Yvonne Elliman: Still Rockin’

While walking in her Manoa neighborhood,Yvonne Elliman talks candidly about her roller coaster trip to stardom in the ‘70s when she was performing with the likes of Eric Clapton

Rasa Fournier
Friday - May 11, 2007
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Alison Maldonado, Sandy De Oliveira and Yvonne Elliman
Alison Maldonado, Sandy De Oliveira and Yvonne Elliman

While walking in her Manoa neighborhood,Yvonne Elliman talks candidly about her roller coaster trip to stardom in the ‘70s when she was performing with the likes of Eric Clapton,before slipping into a reclusive life in California,and her subsequent return home where she’s shining brighter than ever, as she prepares to rock Diamond Head Crater at the May 19 Crater festival.

Born in Hawaii and raised in Manoa, Elliman attended high school at Roosevelt, where she was swept up full swing in the free spirit of the ‘60s.

“I never went to school my senior year,” she says, “I was a failing student.”

Fate intervened in the form of a British teacher, who had taken particular notice of her musical talent (Elliman headed up a band called We Folk which had been winning some local contests).

Not only did he make sure the school graduated Elliman, he made a recording of her voice and played it for an agent in England, Morris King, who was instantly impressed.

” ‘Bring her over here and we’ll make her a star,‘he promised.So my dad took all the money he had saved for my college and bought the plane tickets and I was gone within two weeks.

“All I wanted was to see my voice on vinyl - that was my first goal,” says Elliman. At the age of 17, halfway around the world, she pursued her dream, not only of being a singer but of becoming “the best rock guitar player.“Her introduction to becoming somebody happened literally, in the hands of Morris King.

“He said I had to change my name because Elliman was too ethnic, so he changed it to Kim Shane, Kim being the Oriental side and Shane (after Alan Ladd’s title character in the 1953 movie) being the haole side,“says Elliman, referring to her mother’s Japanese-Chinese ancestry and her father’s Irish background. “So I was Kim Shane and I didn’t like it at all.”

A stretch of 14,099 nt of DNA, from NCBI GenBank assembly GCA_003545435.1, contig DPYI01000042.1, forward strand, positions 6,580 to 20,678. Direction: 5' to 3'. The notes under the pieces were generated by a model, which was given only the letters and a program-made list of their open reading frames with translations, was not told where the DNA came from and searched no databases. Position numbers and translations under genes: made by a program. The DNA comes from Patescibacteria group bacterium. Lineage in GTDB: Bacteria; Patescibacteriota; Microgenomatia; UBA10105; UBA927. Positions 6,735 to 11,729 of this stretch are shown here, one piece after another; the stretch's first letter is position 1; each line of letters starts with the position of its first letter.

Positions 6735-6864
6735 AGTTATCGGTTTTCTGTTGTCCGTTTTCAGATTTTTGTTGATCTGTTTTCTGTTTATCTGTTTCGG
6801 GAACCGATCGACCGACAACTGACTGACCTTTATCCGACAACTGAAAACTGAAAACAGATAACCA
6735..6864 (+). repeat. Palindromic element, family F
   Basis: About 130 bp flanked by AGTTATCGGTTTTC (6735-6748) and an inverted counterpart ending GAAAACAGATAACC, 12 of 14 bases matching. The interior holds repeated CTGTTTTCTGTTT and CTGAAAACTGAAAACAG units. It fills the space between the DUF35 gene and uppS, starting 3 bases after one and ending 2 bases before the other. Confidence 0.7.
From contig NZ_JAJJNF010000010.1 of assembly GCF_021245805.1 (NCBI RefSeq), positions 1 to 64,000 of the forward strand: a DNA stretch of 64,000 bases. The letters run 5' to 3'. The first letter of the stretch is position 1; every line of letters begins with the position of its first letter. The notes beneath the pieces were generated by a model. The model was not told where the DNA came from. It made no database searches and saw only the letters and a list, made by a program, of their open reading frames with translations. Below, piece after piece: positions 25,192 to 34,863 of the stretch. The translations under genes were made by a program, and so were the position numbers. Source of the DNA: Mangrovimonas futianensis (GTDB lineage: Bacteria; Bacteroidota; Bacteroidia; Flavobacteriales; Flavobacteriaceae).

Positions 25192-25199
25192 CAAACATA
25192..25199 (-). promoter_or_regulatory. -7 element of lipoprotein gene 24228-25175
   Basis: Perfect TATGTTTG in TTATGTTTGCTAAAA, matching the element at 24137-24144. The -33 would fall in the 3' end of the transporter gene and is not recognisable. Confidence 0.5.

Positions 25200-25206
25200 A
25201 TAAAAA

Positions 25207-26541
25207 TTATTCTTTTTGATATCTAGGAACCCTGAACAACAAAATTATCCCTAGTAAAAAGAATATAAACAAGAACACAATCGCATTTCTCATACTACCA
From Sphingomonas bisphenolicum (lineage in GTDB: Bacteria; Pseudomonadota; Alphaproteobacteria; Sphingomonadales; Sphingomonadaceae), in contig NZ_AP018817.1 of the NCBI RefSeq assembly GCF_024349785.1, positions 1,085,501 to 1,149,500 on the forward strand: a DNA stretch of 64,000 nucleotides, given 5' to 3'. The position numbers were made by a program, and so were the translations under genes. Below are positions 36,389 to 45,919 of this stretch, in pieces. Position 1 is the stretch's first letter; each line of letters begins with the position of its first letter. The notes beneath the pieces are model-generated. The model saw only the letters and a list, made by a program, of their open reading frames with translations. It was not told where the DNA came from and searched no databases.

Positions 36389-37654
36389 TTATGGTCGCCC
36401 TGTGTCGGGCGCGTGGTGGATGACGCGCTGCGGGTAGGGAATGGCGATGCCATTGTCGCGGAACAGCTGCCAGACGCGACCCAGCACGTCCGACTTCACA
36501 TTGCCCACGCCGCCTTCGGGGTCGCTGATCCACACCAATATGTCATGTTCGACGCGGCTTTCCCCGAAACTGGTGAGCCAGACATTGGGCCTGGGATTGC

King dropped her when she insisted on being herself, and she managed to charm England all the more.The Brits,who were “just crazy for Hawaii,” referred to her as Polynesian. In Island fashion, she went barefoot, even on the cold streets of Soho.

Yvonne Elliman
Yvonne Elliman

“This old geezer was passing by, ‘Put your shoes on darling or you’ll get syphilis.‘“She repeats his warning in a fine British accent.She crammed her toes into a pair of shoes, gaining the notice of the woman who would introduce her to England’s contemporary elite and the attention that would propel her to stardom.

“You walk like a duck,darling,let me show you how to walk”- it was a woman who served as Elizabeth Taylor’s double in films. She turned Elliman on to long dresses, mini skirts, boots - the fashion of the times. She also started getting her gigs, including one at a folk club called the Pheasantry, which was to provide the break that would change her life.

She introduced Elliman to Jim Morrison of the Doors and to the great actor Peter Sellers, the teen’s senior by more than 25 years. He took a fast liking to her after suffering a marijuana misadventure. “His heart started to beat real fast and (people in the room) said, ‘Yvonne, you’re Hawaiian, go calm him down,‘“she remembers.“I have no Hawaiian in me,but because I’m from here they always thought I was cool and calm and relaxed,so I went in there and started talking to him.”

She calmed him down and sparked up his interest,but his savvy courting was wasted on her.A ride up and down Park Lane in his brand new,highly coveted Shelby Mustang 500 was not her cup of tea, neither was a private reprisal of his Dr. Strangelove role.“He takes me to his flat,puts up this screen and gets out his projector and starts playing Dr. Strangelove, and he stands next to the screen and does the different parts,” she explains.“I’m watching him do this, but mainly I want to play with his daughter.”

His self-indulgent amour failed to impress the young ingénue.

“He took me home and gave me a peck on the cheek and said,‘I think you’re a bit young, darling.’”

One day while singing at the Pheasantry, Tim Rice and Andrew Lloyd Webber paid a visit looking for the man who was supposed to be on stage that night. As fortune had it, they got a dose of Elliman’s honey timbered vocals.“They said, ‘You’re my Mary Magdalene’- I didn’t know who that was.I thought it was Jesus’ mom.”

Thus began her foray into a whirlwind rock opera concert tour of Jesus Christ Superstar the soundtrack, which would later be turned into the movie that made history.“The record had sold 12 million copies and it was snowballing,” says Elliman.“By the end of the six-week tour they were already doing auditions (for a theatrical tour).”

She was up against Van Halen’s

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